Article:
For ages now I’ve wanted to be able to take a photo of the moon that was actually recognisable as the moon, with landscape features visible. In the past I’ve only ever managed to get photos that showed a bright light in the sky. I was out in the back garden this evening trying out my new binoculars which I bought for just £18 from 7dayshop.com. For the record the binoculars are very good and allowed to see the moon in great detail, as well as passing planes up close, including the designs on the tail fins and even windows – not bad considering they were just flashing lights in the dark distance with the naked eye.
So there I was in the freezing cold evening and I thought it might be a good time to attempt, once again, to take a photo of the moon. I’ve had many cameras over the past few years and at the moment I am using a Panasonic Lumix TZ10. Maybe not the best camera for lunar photography but with a 12x zoom I must be in with a chance of capturing something passable. My first try came out just like the others – like a glowing puddle in the night sky.
Undeterred by my failure I decided to go manual and adjust some of the settings myself. I changed the metering to spot meter because in automatic mode it would be focusing on all the black sky more than the moon. I changed the ISO to 80 and the exposure time to 1/250 – with the moon moving and my cold hands moving, I really need to get the shots taken as quickly as possible. Everything in place, I hoped, I ramped up the zoom – 12x optical zoom with an extra 4x digital on top of that, making a grand total of 48x zoom. This is what I got:
I could see from the 3 inch screen on my camera that at last I had managed to take a photo of the moon, and one that I never really thought I’d be able to take with just my compact camera, high end though it is. Why I never took it off of auto mode before is beyond me, it’s the advice I always give to other people with cameras that have manual controls. The following is a close up look at a photo of the moon on maximum zoom. You can see the loss in image quality but it’s still pretty impressive for a camera that fits in my jeans pocket.
Playing with the photos in Photoshop I noticed what I thought was some colouration down at the bottom of the moon, and when I zoomed in I was sure I could see some green and purple.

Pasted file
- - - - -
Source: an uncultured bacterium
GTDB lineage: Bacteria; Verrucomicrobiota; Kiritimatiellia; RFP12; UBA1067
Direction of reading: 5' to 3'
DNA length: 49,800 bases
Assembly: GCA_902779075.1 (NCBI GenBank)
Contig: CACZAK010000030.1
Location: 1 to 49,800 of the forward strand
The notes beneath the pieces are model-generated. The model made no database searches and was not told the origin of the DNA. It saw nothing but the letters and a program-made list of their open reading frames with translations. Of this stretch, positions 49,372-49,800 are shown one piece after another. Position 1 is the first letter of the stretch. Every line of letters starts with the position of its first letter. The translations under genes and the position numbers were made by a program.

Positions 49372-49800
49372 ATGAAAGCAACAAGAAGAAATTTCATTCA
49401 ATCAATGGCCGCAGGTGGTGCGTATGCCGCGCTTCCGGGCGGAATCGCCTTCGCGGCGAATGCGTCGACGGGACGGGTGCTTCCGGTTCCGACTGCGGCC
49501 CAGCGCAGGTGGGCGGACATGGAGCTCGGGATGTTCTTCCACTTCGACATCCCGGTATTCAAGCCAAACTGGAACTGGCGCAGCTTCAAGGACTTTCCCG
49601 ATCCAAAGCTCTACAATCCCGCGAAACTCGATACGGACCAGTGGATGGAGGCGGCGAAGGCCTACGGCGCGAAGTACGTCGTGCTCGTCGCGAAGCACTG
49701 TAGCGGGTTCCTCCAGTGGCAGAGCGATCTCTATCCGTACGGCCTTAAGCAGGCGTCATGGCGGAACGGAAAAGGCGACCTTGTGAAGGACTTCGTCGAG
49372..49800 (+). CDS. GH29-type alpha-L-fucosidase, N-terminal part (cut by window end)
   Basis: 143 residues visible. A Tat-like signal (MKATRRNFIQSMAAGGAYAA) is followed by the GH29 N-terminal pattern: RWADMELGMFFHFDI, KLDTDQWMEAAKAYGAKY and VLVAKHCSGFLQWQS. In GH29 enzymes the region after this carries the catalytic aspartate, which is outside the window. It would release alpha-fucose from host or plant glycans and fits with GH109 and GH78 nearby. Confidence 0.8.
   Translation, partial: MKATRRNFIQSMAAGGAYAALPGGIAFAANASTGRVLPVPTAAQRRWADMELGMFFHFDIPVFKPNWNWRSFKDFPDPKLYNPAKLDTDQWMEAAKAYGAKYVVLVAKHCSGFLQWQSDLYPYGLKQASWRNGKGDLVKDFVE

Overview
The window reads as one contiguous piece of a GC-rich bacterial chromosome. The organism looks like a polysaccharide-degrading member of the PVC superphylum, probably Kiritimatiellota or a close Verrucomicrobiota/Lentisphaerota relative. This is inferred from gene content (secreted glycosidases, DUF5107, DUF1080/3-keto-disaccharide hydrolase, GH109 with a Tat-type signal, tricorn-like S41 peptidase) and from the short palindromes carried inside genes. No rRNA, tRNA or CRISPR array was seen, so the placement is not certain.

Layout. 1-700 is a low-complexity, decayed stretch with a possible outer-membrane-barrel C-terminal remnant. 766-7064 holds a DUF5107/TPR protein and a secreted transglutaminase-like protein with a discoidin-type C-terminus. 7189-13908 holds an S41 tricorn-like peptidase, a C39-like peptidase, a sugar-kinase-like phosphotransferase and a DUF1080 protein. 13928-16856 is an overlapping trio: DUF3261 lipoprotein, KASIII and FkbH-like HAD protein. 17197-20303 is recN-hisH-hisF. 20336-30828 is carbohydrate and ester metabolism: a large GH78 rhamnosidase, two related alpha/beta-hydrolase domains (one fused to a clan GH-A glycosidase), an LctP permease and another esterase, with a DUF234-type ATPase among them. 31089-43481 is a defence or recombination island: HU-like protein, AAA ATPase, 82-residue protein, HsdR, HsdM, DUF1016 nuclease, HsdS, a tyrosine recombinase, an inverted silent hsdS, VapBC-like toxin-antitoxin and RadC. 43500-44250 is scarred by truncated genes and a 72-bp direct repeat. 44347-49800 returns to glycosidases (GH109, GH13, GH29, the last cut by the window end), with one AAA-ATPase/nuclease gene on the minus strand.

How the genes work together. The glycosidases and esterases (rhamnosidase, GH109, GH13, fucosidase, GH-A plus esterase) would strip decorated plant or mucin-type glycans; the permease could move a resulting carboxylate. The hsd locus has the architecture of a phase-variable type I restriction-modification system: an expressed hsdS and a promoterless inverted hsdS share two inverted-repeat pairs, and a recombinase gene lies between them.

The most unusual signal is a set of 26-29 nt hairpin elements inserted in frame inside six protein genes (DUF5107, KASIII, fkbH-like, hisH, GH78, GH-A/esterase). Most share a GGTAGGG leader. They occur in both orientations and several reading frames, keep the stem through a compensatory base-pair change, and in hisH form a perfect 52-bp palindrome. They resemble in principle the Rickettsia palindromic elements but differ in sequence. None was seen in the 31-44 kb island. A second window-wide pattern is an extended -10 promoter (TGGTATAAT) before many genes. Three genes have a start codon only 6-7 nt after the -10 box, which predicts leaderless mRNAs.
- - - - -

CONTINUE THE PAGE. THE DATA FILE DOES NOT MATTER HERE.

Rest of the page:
I then used the the colour picker in Photoshop to see if the colours were there or whether I was just imagining it. Low and behold my eyes hadn’t let me down and here is the green colour I spotted compared to one of the greys from the surrounding area.
Here now is the purple, compared to plain black. This one is harder to see but when you look at this colour in Photoshop it brings up the purple part of the colour spectrum.
I need to do some research and see where these colours come from. A quick search for green on the moon brought up lots of results for the moon being made of green cheese so I’ll need more time to get to the bottom of this. Of course if anyone knows then please leave a comment and point me in the direction of where I can find out more.
Pleased with the results so far I then decided to take a few photos using just the 12x optical zoom, and this is what I got:
Though understandably a lot smaller, the detail of the moon can still be seen and this is what a close up of that same photo looks like:
The detail in this photo is great and its interesting to see the different colour of the moon compared to the photo taken with the full 48x zoom. Focusing on much smaller object when at 12x zoom means different amounts of light being captured, at least that’s my theory anyway.
Would it be very uncool of me to say that I am over the moon with these photos? Well I have no aspirations to be The Fonze so I’m going to anyway, though it does leave me wanting to get a DSLR again, with a mighty zoom lens attached to it. I’m off to the local Astronomy Club’s observatory on Friday where I’ll be seeing huge amounts of detail on the moon thanks to their very expensive and powerful telescope. Before then I will try to get a few more photos in the back garden as it’ll be interesting to see the changing shape of the moon as we approach it’s full moon phase.